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Addiction in the Light of African Values: Undermining Vitality and Community

  • Thaddeus MetzEmail author
Chapter

Abstract

This chapter addresses the question of what makes addiction morally problematic, and seeks to answer it by drawing on values salient in the sub-Saharan African philosophical tradition. Specifically, it appeals to life-force and communal relationship, each of which African philosophers have at times advanced as a foundational value, and spells out how addiction, or at least salient instances of it, could be viewed as unethical for flouting them. The chapter seeks to argue that each of these characteristically African values grounds an independent and plausible account of that. It concludes that both vitalism and communalism merit consideration as rivals to accounts that Western ethicists would typically make, according to which addiction is immoral insofar as it degrades rationality or autonomy, or causes pain or dissatisfaction.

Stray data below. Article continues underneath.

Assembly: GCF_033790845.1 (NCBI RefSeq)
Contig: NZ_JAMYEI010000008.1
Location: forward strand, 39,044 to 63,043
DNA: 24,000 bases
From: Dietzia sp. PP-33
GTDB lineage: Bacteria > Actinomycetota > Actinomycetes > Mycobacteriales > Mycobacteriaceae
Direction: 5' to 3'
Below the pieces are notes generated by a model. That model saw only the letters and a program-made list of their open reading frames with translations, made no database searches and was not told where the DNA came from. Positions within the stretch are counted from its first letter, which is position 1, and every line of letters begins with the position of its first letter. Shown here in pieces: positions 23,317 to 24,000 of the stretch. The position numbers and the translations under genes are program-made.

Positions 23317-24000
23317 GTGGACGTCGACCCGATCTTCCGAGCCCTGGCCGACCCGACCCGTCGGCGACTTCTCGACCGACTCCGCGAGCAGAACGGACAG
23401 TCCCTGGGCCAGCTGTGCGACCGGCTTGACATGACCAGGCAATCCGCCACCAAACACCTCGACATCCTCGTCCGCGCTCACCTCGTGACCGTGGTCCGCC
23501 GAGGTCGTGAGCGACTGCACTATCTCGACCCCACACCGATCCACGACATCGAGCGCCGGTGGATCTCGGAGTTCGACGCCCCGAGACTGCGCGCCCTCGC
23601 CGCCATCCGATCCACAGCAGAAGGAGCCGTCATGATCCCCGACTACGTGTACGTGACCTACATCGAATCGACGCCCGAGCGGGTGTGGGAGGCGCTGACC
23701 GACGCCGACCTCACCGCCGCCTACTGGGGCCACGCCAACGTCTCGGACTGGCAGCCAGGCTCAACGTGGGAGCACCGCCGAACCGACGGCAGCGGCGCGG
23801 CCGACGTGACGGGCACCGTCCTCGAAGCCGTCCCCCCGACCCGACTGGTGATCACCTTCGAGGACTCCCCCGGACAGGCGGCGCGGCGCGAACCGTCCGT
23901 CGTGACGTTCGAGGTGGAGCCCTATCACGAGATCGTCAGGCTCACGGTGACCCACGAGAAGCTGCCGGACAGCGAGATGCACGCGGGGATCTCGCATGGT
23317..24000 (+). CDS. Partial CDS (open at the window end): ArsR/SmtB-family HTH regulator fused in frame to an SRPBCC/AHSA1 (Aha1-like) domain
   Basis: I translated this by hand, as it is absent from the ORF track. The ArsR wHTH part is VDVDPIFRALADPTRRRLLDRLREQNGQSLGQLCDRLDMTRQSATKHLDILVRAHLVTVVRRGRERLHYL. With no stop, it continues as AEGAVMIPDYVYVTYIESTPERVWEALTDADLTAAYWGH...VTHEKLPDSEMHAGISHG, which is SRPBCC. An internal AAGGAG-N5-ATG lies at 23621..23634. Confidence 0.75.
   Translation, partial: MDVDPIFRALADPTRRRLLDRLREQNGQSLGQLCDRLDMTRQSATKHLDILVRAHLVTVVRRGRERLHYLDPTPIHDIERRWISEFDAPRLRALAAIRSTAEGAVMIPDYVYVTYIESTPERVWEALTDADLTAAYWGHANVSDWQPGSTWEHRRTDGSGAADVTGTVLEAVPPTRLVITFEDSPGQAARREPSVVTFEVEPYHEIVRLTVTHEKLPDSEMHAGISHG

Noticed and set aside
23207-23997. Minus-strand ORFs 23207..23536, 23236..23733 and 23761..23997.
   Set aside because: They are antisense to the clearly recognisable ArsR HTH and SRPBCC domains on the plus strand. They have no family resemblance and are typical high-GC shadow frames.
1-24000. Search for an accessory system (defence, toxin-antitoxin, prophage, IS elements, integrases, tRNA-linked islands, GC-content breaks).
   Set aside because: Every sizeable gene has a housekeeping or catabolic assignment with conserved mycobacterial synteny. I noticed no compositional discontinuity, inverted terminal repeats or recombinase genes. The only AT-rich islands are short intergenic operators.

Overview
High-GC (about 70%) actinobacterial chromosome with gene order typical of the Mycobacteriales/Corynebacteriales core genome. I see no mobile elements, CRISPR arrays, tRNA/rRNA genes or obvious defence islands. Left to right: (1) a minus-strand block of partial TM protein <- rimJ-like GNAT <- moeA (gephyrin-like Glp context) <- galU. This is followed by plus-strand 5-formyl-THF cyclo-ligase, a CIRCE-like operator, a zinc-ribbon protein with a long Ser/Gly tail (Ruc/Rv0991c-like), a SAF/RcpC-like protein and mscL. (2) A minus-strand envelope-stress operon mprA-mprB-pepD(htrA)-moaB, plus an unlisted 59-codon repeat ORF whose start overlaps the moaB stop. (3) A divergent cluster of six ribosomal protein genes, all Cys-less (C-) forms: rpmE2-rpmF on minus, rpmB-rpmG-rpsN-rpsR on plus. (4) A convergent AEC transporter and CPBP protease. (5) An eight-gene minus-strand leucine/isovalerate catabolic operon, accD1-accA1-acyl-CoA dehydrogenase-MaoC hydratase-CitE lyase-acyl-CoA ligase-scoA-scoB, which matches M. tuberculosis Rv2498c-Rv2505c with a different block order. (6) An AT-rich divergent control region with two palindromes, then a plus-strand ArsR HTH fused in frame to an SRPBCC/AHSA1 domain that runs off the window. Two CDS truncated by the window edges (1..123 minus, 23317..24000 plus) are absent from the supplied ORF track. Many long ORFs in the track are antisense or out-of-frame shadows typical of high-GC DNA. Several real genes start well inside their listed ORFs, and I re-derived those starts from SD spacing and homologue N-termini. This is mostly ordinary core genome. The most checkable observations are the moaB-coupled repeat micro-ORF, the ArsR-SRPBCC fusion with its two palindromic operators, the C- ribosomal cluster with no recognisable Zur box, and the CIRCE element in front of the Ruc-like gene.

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Copyright information

© The Author(s) 2019

Authors and Affiliations

  1. 1.University of JohannesburgJohannesburgSouth Africa

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